Stellenbosch University’s (SU) faculty of Medicine and Health Sciences has launched the Biomedical Research Institute (BMRI) Research Bronchoscopy Suite. Housed within the division of Molecular Biology and Human Genetics, it is hoped the advanced research facility will open more research opportunities that will lead to prevention and better treatment of the killer disease.
The university top brass and academics graced the launch and expressed excitement about the new facility. Professor Gerhard Walzl, head of the division of Molecular Biology and Human Genetics said: “The BMRI Research Bronchoscopy facility will pave the way for site-of-disease research for lung diseases, particularly tuberculosis.”
Tuberculosis is considered the most deadly disease in the world with an estimated 417 000 people having died from it in the African region in 2016. According to the WHO, in 2019 alone an estimated 10 million people fell ill with tuberculosis (TB) worldwide. This translates into 5.6 million men, 3.2 million women and 1.2 million children.
Professor Walzl said the institute is strategically situated close to “advanced micro-bacteriology, immunology and genomic research groups and laboratories of the new BMRI facility”, as well as next to “established community-based research sites with a high TB-disease prevalence”. This will put it in a good stead, he said, to launch more major research opportunities at an international scale.
The new theatre boasts hi-tech features such as a Fujifilm Eluxeo Lite System Eluxeo Lite Processor with multi-light technology, advanced infection prevention features and a fully-equipped reception and recovery area. Dr Fanie Malherbe, chief medical officer of the Molecular Biology Clinical Research Unit, said the Faculty of Medicine and Health Sciences (FMHS) have been doing bronchoscopies for more than ten years in partnership with the Tygerberg Academic Hospital.
“However”, he said “the demand has grown to such an extent that we needed our own facility. We have multiple big international grants that require bronchoscopies but because we shared the facility with the hospital, patients understandably came first, and our research procedures had to wait.”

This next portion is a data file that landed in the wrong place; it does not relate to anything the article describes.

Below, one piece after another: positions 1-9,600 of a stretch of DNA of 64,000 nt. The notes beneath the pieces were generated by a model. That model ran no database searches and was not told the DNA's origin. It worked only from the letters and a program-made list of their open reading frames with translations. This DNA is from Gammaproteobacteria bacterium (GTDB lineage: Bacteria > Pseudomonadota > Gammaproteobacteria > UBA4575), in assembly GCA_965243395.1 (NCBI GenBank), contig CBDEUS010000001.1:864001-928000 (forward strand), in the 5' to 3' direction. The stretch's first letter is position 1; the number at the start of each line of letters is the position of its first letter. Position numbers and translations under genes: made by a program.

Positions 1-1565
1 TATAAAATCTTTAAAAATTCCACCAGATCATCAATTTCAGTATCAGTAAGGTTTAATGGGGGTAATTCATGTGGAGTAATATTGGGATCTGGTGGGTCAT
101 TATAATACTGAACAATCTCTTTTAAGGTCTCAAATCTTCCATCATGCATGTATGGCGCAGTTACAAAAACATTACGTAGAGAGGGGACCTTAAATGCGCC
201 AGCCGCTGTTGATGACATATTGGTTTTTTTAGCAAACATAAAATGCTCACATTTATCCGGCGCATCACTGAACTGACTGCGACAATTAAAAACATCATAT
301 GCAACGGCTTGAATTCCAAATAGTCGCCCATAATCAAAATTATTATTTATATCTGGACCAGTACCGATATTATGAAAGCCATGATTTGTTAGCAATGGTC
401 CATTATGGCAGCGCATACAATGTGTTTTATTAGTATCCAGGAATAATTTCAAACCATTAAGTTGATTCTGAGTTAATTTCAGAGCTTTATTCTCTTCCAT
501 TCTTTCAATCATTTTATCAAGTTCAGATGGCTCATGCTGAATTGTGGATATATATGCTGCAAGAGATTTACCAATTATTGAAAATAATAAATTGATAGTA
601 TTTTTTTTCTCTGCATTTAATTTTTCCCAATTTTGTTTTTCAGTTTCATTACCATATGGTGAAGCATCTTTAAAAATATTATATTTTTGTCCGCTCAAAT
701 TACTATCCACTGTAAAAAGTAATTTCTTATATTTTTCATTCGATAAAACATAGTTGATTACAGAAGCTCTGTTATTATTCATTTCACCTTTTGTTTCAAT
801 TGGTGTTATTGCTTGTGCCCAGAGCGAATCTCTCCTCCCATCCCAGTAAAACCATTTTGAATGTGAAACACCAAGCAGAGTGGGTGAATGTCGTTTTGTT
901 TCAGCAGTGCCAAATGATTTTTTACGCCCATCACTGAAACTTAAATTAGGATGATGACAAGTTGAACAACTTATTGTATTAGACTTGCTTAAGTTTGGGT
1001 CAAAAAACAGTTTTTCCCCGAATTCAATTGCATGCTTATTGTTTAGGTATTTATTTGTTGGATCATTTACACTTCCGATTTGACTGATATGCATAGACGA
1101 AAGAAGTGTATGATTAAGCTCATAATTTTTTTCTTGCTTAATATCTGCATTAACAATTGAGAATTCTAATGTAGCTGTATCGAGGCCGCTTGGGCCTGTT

He said the Covid-19 also complicated matters further, resulting in a complete halt of research bronchoscopies as the theatre space was needed for patient care.
Added Dr. Malherbe: “It was clear that we needed our own space. In order to allow research to continue the university established a bronchoscopy facility within the faculty. We performed our first procedure successfully in our new theatre on 10 December 2020.”
Bronchoscopy, explained Professor Walzl, is a well-established, relatively safe endoscopic procedure where a camera is inserted into a segment of the lung of interest and a saline solution injected to collect immune cells for examination.
“Bronchoscopies are important for the study of tuberculosis as the lung is both the primary site of infection and the source of transmission. Site-of-disease responses are different to peripheral blood responses. It doesn’t help to search for your lost key only under the streetlight. Sometimes you have to look a bit wider. That is why site-of-disease responses are becoming increasingly important to study,” Professor Walzl explained further.
He said: “The lung also has an alveolar macrophage population that can be crucial in outcomes of many airborne infections. The reason why the lung is so different is that its primary function is to breathe, and not to fight infection. It needs to play a very careful balancing act between maintaining its gas exchange ability and fighting off any invaders. Some pathogens like TB exploit that.”
Professor Nico Gey van Pittius, FMHS vice dean: Research and Internationalisation, who was one of the speakers at the launch, said pointed out the prevalence of TB saying it is “one of the biggest on-going global pandemics, with a great impact on our country and continent.
“We have a strong track record of TB research, extensive international collaborations, and are home to the DST-NRF Centre of Excellence for Biomedical TB Research and SAMRC Centre for Molecular and Cellular Biology. I am excited to see how this new bronchoscopy facility will support our research efforts in the future,” said Professor van Pittius.
Professor Eugene Cloete, Stellenbosch University’s vice-rector for Research, Innovation and Postgraduate studies, congratulated the Molecular Biology Clinical Research Unit on their new initiative. He said the BMRI will “enable cutting-edge research on samples from the site of disease of a range of conditions, including tuberculosis.”
Said Professor Cloete about the new facility: “it forms part of a continuum of high-tech research infrastructure that also includes the research PET/CT facility that we launched in 2019, the biorepository and the immunology laboratories in the BMRI.”